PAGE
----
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English > Greek (Woodhouse)

Ἠλέκτρα, ἡ, or say, daughter of Agamemnon.

Latin > English (Lewis & Short)

Ēlectra: ae (nom. with long
I a, Prop. 2, 14, 5 (3, 6, 5 M.); Ov. F. 4, 177; Cic. Arat. 36; acc.: Electrān, Ov. Tr. 2, 395; id. F. 4, 32; 174), f., = Ἠλέκτρα.
I Daughter of Atlas and Pleione, one of the seven Pleiades, and mother of Dardanus by Jupiter, Ov. F. 4, 31 sq.; 174; Verg. A. 8, 135; Serv. ib. 7, 207; 10, 272; Hyg. Fab. 155 and 192. —Hence, Ēlectrĭus, a, um, adj.: tellus, i. e. Samothrace, Val. Fl. 2, 431.—
II Daughter of Agamemnon and Clytemnestra, and sister of Orestes, Prop. 2, 14, 5 (3, 6, 5 M.); Hor. S. 2, 3, 140; Vell. 1, 1, 3; Juv. 8, 218; Hyg. Fab. 117; 122; Serv. Verg. A. 4, 471.—Also the name of a tragedy, Ov. Tr. 2, 395; Suet. Caes. 84.—
III A Danaïd, Hyg. Fab. 170.—
An Oceanid, wife of Thaumas, and mother of the Harpies, Serv. Verg. A. 3, 212; 241.

Latin > French (Gaffiot 2016)

Ēlectra,¹² æ, f. (Ἠλέκτρα), Électre [fille d’Atlas, mère de Dardanus : Virg. En. 8, 135 || la même, changée, après sa mort, en une pléiade : Cic. Arat. 34, 37 || fille de Clytemnestre et d’Agamemnon : Prop. 2, 14, 15 ; Hor. S. 2, 3, 140 ; Electran (acc. grec) Ov. Tr. 2, 1, 395 || une des Danaïdes : Hyg. Fab. 170 || une Océanide, mère des Harpies : Serv. En. 3, 212 || -ius, a, um, d’Électre (fille d’Atlas) : Val. Flacc. 2, 431.

Latin > German (Georges)

Ēlectra, ae, f. (Ἠλέκτρα), I) Tochter des Atlas, eine der Plejaden, Mutter des Dardanus von Jupiter, Ov. fast. 4, 31 sqq. Verg. Aen. 8, 135. Hyg. fab. 155 u. 192. – Dav. Ēlectrius, a, um, elektrisch, tellus, d.i. Samothrace, Val. Flacc. 2, 431. – II) Tochter des Agamemnon, Gemahlin des Pylades, Schwester des Orestes u. der Iphigenia, Prop. 2, 14, 5. Hor. sat. 2, 3, 140. Vell. 1, 1, 3; vgl. Hyg. fab. 117 u. 122.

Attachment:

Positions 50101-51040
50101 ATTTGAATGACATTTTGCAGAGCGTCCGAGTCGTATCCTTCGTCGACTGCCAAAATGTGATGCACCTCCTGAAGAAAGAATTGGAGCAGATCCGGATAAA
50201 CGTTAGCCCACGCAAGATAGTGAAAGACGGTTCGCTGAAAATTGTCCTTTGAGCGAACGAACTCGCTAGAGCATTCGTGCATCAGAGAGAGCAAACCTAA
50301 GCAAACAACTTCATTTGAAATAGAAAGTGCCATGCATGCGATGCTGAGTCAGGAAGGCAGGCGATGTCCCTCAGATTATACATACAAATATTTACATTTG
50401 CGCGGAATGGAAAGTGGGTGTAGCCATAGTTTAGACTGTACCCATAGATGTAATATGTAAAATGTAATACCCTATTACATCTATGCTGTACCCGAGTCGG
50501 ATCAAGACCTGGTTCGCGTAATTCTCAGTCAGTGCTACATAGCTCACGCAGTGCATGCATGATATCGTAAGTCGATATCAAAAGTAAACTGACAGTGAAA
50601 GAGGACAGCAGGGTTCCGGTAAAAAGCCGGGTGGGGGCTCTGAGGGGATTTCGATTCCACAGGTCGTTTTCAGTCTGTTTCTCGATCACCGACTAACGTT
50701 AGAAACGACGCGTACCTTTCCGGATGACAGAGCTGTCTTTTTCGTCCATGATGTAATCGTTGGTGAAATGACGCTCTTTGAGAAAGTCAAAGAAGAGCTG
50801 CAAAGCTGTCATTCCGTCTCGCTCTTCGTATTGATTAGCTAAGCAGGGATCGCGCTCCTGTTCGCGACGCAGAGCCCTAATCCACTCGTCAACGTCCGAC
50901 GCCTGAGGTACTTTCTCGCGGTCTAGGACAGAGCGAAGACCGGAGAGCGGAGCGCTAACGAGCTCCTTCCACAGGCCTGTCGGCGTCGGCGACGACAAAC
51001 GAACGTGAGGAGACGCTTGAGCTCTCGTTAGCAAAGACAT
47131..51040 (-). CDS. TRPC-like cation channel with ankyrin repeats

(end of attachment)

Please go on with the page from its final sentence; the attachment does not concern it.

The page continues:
Wikipedia EN

Electra is one of the most popular mythological characters in tragedies. She is the main character in two Greek tragedies, Electra by Sophocles and Electra by Euripides. She is also the central figure in plays by Aeschylus, Alfieri, Voltaire, Hofmannsthal, and Eugene O'Neill. Her characteristic can be stated as a vengeful soul in The Libation Bearers, the second play of Aeschylus' Oresteia trilogy, because she plans out an attack with her brother to kill their mother, Clytemnestra. In psychology, the Electra complex is named after her.


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